Sally White, ~14:00

I agree completely with the first part – fear of the phrase information warfare and limiting ourselves by thinking about cyber only in the context of tech. But I disagree with the second part, on being limited in our ability to operate because we’re “missing” something.

This is something that is discussed all the time – including right here. “If only” we had some mega-command or a special policy that allowed us to “do” the things we want to do. We also fail when we focus on the whiz-bang aspects of information warfare, instead of the hard work of navigating real bureaucracy.

At the end of the podcast Sally makes some important points that gets to the core of where it seems our issues lay.

There is a need for adjustment when it comes to the intersection of cyberspace as a physcial domain and the cognitive informational realm that frankly is also the primary purpose of cyberspace when it comes to how we’re operating with the human element and populations. When it comes to things like cyber-enabled information operations, or the information warfare question… I think we should probably devote a bit more time and intellectual energy to thinking through what is the actual problem that we need to solve, and are we limiting ourselves by keeping things separate in their distinct bins of cyber, of psychological operations, of information operations, et cetera. Are they [these distinctions] inhibiting our ability to be effective in the broader information environment of which cyberspace is a part?

Remember lumping vs splitting?

Cyber is not IO. Cyber is not PSYOP. There are terms (and everything that comes with it) that should be lumped, and there are some that should be split.

But, I tend to agree with Sally that anyone who is in this realm does themselves a disservice by playing too close to their own specialty. This stuff has to be a team effort.

A lot of this could be solved if we stopped thinking of information warfare as the “bits and bytes” or the “nouns and verbs” and instead focused on the actions we take. Everything else comes after that.

Lastly, I love this question posed as an area of needed research.

How can we come up with an integrated theory of information that encompasses both the physical and cogntive realms?

There’s a lot more in this episode, including some really good reasons for why we don’t push some of these capabilities down to the platoon level. Worth the listen.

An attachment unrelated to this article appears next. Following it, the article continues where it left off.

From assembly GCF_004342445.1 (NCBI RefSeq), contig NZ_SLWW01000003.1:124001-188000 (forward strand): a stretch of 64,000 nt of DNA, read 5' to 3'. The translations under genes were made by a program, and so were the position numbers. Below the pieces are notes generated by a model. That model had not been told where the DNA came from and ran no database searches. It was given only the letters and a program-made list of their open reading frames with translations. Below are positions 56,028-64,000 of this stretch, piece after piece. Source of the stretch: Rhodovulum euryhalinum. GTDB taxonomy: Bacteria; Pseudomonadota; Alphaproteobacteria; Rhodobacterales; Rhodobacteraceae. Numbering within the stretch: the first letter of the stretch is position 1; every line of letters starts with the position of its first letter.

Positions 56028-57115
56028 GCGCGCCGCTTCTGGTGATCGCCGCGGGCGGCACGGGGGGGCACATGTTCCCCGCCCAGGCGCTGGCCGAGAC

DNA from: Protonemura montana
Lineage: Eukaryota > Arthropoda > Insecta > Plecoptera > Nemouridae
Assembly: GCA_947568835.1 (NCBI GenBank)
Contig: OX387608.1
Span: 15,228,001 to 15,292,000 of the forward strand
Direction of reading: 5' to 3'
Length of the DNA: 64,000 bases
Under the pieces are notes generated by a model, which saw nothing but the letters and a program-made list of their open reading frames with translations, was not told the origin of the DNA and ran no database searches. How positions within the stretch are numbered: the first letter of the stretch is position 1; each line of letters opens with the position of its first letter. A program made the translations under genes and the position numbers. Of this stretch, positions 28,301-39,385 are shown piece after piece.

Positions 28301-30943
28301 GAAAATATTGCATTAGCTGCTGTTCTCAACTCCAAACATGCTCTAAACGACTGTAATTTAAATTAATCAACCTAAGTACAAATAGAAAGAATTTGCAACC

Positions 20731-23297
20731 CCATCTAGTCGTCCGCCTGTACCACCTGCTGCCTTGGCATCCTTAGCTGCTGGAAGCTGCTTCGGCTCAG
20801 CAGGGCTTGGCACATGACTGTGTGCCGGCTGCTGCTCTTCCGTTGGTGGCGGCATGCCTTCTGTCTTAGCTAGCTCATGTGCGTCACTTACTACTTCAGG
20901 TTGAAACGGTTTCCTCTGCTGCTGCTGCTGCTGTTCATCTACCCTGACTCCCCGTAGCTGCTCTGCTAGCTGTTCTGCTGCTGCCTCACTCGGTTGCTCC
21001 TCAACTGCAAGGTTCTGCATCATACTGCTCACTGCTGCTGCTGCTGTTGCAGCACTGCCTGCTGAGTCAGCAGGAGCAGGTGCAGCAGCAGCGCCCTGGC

Enjoy these posts? Enter your email below to join the monthly newsletter.

Processing…
Success! You're on the list.

Psychoacoustics

young mantis helicopter metal gear solid v

What’s one thing that has an outsize effect on influence and emotion but doesn’t get the respect it deserves, especially in the security space?

Music.

Fascinating episode of the Cognitive Crucible:

During this episode, US Army Sergeant Major Denver Dill discusses how music and the arts can be used as tools of influence. Our wide ranging conversation covers the role of music in military operations to the theme park experience to movies to sports.

#91 DENVER DILL ON THE ARTS AND MUSIC, Cognitive Crucible Podcast

We know that effective propaganda goes after emotions, not logic. Now think of any movie you’ve watched and the way that you can be compelled to feel a certain way with the right sound or chord.

Combine music with moving images and now you have a powerful tool for influence.

Don’t believe me?

In the episode, they discuss the role music can play in influence, especially on the active battlefield. As an example, they mention the use of bagpipes as a tool of intimidation. The ominous and unsettling sound of bagpipes was used to confuse and strike fear in enemy troops.

More examples where you can see music at work – in this case, to increase anxiety – are the films of Christopher Nolan (Interstellar, Inception). Here is a good write-up about the “Shepard tone” which is deployed effectively in those films.

Shepard tone, huh?

Anxiety attack at the ~:22 mark.

This is an area that needs a lot more research.

What other ways can sound and music be applied to the modern battlefield?


Enjoy these posts? Enter your email below to join the monthly newsletter.

Processing…
Success! You're on the list.